CMSC INforMS: OHSU doctors part of 'breakthrough' research on treating multiple sclerosis
Friday, April 19, 2019
Posted by: Elizabeth Porco
PORTLAND, Ore. (KATU) – They're calling it a potential game-changer.
Doctors at Oregon Health and Science University are part of a new breakthrough in research on multiple sclerosis.
Researchers say they've developed a compound that can lead to the repair of a protective cover for cells in the brain and spine. That cover, called myelin, is often damaged in patients diagnosed with MS.
Two of the senior authors involved in the study say the drug they helped create is a first for the treatment of multiple sclerosis.
"There are no known drugs currently available that stimulate myelin. That's the one big problem remaining with ms therapy,” said Tom Scanlan, Ph.D. at OHSU.
Doctor Dennis Bourdette said he expects it will be a few years before the compound is ready for clinical trials. You can read more about the research on OHSU's website.
There is no known cure for multiple sclerosis.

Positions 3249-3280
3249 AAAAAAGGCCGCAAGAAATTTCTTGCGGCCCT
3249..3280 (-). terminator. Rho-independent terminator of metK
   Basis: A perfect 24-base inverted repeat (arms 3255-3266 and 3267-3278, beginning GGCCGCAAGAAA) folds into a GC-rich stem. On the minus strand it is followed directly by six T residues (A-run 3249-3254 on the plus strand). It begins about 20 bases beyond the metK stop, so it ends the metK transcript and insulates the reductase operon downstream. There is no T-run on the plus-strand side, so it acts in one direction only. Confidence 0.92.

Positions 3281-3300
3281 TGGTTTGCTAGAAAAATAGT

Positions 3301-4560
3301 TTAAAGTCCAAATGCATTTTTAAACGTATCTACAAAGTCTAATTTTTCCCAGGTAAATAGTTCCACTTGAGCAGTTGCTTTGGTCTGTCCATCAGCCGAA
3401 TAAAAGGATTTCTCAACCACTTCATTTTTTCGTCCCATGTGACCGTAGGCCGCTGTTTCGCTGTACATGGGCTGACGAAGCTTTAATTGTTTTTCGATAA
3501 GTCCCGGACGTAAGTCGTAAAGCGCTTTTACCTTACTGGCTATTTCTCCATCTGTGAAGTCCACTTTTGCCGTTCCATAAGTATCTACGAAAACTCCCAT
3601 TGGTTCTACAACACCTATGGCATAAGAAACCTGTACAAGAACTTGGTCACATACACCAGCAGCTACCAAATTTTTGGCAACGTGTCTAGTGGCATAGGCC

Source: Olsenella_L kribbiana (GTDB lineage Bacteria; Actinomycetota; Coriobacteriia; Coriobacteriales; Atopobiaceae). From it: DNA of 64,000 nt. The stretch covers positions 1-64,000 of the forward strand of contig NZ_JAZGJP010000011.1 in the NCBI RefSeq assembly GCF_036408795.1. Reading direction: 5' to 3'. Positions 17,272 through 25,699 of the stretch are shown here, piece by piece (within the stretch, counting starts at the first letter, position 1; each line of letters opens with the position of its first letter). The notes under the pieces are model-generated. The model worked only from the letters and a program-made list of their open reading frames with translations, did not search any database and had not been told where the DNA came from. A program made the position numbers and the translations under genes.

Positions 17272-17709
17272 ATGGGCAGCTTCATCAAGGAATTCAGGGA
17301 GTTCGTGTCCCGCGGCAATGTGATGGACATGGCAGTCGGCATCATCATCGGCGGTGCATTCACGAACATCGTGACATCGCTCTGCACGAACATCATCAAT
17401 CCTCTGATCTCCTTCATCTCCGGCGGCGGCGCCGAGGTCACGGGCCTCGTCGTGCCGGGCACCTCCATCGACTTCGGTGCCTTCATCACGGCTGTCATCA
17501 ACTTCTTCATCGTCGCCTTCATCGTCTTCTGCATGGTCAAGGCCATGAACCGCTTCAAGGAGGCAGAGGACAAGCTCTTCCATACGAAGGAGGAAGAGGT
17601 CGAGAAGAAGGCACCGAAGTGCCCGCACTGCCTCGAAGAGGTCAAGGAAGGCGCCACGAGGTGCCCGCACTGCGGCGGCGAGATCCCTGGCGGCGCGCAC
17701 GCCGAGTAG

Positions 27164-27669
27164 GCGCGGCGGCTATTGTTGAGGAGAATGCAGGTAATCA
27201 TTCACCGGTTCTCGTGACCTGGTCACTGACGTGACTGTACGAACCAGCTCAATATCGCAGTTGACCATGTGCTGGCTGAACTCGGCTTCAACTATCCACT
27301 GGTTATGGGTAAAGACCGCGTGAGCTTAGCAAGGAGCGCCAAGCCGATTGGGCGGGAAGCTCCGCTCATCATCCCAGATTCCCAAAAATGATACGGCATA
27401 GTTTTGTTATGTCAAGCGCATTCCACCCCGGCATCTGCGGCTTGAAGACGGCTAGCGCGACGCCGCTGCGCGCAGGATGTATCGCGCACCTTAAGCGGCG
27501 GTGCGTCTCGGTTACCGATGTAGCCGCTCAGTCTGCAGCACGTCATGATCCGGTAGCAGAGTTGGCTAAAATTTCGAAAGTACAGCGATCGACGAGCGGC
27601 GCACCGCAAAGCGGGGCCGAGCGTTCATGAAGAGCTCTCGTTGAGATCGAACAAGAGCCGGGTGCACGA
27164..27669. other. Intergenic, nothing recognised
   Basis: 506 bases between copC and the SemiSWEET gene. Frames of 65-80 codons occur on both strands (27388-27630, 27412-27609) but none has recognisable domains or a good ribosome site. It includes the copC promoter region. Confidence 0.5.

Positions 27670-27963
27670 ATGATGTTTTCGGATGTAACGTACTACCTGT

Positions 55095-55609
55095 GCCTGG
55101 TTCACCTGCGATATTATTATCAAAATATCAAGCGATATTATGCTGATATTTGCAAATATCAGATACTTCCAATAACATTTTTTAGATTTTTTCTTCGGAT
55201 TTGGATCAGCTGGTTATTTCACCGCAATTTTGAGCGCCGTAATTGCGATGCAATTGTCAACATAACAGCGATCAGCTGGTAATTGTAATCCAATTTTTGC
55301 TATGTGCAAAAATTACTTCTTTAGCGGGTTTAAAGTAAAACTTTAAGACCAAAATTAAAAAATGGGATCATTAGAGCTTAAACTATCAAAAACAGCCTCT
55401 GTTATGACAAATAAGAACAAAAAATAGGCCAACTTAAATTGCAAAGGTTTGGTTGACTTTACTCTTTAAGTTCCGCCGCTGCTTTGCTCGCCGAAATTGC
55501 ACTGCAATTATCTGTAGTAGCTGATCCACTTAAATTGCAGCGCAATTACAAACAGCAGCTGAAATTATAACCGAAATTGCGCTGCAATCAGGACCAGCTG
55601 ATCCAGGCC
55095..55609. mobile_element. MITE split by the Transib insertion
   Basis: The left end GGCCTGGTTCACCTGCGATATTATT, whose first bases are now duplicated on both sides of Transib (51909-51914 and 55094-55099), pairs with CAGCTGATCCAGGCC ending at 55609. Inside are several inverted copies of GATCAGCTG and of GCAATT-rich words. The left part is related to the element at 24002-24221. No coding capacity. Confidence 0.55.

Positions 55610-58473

The industry news information and articles are for informational purposes only, and are not intended to represent any trends, partnerships, commitments, or research of the Consortium of MS Centers or any of it's members in any way whatsoever, nor should any party be libel in any way to the reader or to any other person, firm or corporation reading this industry news section. Although the CMSC site includes links providing direct access to other Internet sites, CMSC takes no responsibility for the content or information contained on those other sites, and does not exert any editorial or other control over those other sites. CMSC is providing information and services on the Internet as a benefit and service in furtherance of CMSC's nonprofit and tax-exempt status. CMSC makes no representations about the suitability of this information and these services for any purpose.